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Hey all!

I’ve always wanted to do the four corners of the U.S. tour. Now that I’m retired and have a 2015 wing, it’s on for next spring! But I don’t want to spend countless hours droning down some interstate, I don’t care about getting completion swag and accolades, I really want to see and experience the country. I’ve got all the time in the world, a reasonable budget, and full support of my SO.

I’ll be starting in Madawaska, over to Blaine, down to San Ysidro, across to Key West and up to home, West Bath Maine. I’ll be camping when I feel like it, and staying in a hotel when I want a hot shower and a soft bed.

I’m looking for routes, side trips, sights to see, things not to be missed, areas to be avoided Etc. Also tips on absolute essential items to bring that may not be obvious when setting out. I’m pretty familiar with the west coast, but all else is pretty much terra incognita.

I’d also like to meet up with some of you along the way, do some rides, make new friends and create memories for when I’m in my dotage. I plan to document the trip and publish my travels and adventures here on the board for the enjoyment of all.

Thanks in advance for any help you can provide!
Mark
 

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Wingrider15,


Enjoy your trip doing the 4 corners ride. I'm sure you will get a lot of info from long distance riders here that have done something like you're planning. I like the way you going to do it too.....nice and easy. I never liked those trips where you had to be at a certain place by a certain time or date. If I like a place or a "can't miss" site, I always wanted enough time to explore it. They way you are planning, you'll have the ability to do that.



You're going to have a great time! Enjoy it.
 

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If you don’t get the information you seek here, or wish to get additional, try going to the iron butt forums and ask around there in regards to sights and off the path roads. As far as what to bring, you’ll get a lot of varied answers. For ME, if I’m doing that many miles and taking many side roads, I would bring in addition to cash, any medications, vitamins etc ID, phone:
Plug into light air compressor, tire plug kit, slime, T handle and small tool kit, breaker bar for rear wheel removal and appropriate socket (19mm?), micro jump starter,proper clothing conducive to weather changes, rain gear, road atlas in case gps dies, list of potential dealers that you may need, air pressure gauge, written info or road ID for emergency names, numbers blood type, medicine allergies etc, spare light bulbs, fuses, duct tape, zip ties, camera, notebook, small cooler with water if you have the room, spare key( hidden ). Other may add more or think this is overkill. I’d rather err on side of caution and try to enjoy my trip with min suprizes. Things can and do happen. Please update us and document with stories and pics here. Have fun. I’m right now jealous...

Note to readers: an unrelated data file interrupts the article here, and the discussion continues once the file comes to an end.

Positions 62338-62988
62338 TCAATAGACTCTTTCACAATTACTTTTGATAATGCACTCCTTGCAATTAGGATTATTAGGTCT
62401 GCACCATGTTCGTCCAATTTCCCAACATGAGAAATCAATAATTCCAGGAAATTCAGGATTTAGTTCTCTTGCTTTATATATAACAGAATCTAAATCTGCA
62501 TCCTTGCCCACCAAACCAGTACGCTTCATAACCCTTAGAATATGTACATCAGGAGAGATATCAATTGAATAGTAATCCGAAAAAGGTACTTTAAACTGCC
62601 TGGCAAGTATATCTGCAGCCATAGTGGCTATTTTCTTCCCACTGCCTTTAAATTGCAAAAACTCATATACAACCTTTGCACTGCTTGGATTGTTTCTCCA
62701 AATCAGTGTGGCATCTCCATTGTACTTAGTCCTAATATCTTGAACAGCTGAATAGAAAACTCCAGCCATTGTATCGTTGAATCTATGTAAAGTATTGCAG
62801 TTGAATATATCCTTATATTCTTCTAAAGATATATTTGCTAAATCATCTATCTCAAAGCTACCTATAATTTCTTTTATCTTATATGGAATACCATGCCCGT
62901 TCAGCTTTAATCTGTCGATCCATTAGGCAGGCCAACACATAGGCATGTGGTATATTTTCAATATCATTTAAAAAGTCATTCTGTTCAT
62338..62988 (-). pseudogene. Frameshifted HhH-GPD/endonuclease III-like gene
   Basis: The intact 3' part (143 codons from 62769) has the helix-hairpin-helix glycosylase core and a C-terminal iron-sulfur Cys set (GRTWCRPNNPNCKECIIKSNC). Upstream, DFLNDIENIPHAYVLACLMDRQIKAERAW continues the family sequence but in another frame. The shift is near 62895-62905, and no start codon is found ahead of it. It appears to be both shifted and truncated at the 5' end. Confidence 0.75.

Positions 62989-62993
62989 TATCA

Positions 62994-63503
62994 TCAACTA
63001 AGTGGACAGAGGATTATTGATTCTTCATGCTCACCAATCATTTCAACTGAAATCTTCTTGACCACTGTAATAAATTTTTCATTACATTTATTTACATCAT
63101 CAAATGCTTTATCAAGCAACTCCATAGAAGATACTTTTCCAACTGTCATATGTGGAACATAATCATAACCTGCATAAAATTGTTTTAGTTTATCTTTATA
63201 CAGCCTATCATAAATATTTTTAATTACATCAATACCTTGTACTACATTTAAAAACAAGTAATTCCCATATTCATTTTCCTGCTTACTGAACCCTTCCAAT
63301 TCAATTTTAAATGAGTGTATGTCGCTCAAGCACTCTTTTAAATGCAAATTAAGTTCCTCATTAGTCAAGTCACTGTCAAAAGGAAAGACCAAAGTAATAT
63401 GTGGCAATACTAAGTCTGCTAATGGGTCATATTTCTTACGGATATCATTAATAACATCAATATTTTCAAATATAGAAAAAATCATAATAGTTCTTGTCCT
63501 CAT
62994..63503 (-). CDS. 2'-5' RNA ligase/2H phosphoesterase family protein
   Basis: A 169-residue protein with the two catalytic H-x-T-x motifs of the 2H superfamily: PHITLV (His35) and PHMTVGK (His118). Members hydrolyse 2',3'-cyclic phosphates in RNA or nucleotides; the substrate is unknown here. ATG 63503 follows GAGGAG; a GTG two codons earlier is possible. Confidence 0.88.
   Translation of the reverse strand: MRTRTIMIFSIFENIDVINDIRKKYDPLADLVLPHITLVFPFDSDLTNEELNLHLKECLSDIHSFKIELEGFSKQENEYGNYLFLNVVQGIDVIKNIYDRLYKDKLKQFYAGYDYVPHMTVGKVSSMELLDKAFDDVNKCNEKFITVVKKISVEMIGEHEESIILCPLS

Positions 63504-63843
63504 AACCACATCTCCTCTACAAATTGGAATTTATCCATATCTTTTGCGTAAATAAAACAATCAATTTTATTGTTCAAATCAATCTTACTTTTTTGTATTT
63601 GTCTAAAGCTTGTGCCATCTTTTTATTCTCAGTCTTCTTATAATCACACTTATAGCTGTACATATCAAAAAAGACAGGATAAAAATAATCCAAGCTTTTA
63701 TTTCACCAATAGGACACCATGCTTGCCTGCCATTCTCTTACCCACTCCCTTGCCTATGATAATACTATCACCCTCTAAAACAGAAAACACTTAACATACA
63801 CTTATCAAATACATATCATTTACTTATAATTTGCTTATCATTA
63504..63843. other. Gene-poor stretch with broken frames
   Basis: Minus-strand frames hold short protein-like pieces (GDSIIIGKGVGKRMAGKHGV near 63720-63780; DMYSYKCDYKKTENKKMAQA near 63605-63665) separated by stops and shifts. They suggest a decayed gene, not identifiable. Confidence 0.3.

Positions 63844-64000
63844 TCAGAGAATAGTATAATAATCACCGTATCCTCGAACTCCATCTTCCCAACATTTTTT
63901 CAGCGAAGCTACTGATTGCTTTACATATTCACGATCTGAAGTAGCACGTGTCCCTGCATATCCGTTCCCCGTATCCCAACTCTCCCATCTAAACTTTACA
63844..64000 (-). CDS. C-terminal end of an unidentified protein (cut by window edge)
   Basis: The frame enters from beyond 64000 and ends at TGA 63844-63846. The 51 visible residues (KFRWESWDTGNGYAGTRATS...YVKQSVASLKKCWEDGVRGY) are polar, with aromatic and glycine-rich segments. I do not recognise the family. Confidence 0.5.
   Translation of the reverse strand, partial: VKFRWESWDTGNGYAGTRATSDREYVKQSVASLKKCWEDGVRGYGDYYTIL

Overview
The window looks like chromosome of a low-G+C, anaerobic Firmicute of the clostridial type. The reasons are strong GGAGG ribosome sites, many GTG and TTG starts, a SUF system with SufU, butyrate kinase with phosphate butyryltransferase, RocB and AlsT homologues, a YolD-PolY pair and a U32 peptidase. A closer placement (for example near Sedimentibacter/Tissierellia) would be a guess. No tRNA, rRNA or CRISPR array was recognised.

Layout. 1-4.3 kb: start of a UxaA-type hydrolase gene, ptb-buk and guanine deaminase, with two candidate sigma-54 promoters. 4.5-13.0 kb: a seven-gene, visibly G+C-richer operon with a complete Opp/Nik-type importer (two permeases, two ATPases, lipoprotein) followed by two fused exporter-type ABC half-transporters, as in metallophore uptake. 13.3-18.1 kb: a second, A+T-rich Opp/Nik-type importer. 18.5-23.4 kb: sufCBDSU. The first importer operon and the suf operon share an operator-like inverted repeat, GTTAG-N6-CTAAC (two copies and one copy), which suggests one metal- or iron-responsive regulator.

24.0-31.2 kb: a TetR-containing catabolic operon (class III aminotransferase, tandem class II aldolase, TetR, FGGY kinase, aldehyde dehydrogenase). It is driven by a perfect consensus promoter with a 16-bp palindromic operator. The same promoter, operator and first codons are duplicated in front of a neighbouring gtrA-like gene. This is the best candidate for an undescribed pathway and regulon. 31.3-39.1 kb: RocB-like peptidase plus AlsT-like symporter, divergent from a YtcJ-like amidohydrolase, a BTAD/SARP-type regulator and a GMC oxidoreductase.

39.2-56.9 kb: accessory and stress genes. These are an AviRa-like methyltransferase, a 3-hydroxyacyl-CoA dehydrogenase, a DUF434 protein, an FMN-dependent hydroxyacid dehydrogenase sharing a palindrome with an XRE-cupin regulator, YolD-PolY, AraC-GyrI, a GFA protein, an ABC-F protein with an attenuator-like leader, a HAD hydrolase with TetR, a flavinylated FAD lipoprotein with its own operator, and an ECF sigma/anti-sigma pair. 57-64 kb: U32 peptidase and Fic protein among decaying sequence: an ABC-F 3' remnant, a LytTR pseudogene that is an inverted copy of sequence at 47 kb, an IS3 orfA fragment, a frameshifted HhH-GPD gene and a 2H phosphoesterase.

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Excellent suggestions Barry! I’m compiling a checklist and a few of these I hadn’t thought of... Thanks!
 
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I did a bit of comparing this ride and a similar ride for when my wife retires later this year as the 'real' retirement ride to do in 2020. I did my personal retirement ride last year - 48 States in less than 10 days.

The actual SCMA Four Corners (4C) ride certification is essentially >6400 miles (not including to/from home), 21 days (or less) to go to four unique spots on the map.

The Iron Butt Association's National Parks Tour is a minimum 25 States, minimum 50 locations out of over 400 choices of parks, historical locations, etc. -- in one year. I mean, the idea was so fantastic that it was the basis of the 2015 Iron Butt Rally. The NPT Silver version simulates the 4C ride by requiring locations to be grabbed in WA, ME, CA & FL.

Another IBA member provided a dead-on assessment of the NPT: "I did two other NPT rides that were each broken down into 3 multi-day (about 5-10 days each) mini vacations to meet the 25-State / 50 Park requirement. Doing that was like riding a rally but without severe time constraints and being able to get plenty of sleep. I think the NPT rides are the best certs that the IBA does."

Plenty of options to see & do different things along the way, and some thoughts about your planning process here: https://kwthom.blogspot.com/p/tour-of-lifetime-planning.html


EDIT: Additional information: http://www.ironbutt.com/themerides/npt/

The genesis of this ride - great story: https://www.ironbutt.org/higdon/thequest.htm
 

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I found something very interesting at a garage sale recently. It is a road atlas from the 1950s. That is pre-interstate highway. Now I know many of those roads have changed (re: Route 66), but I think I am going to try and utilize this for some of my next trips, even if the destination is the same as many I frequently re-visit.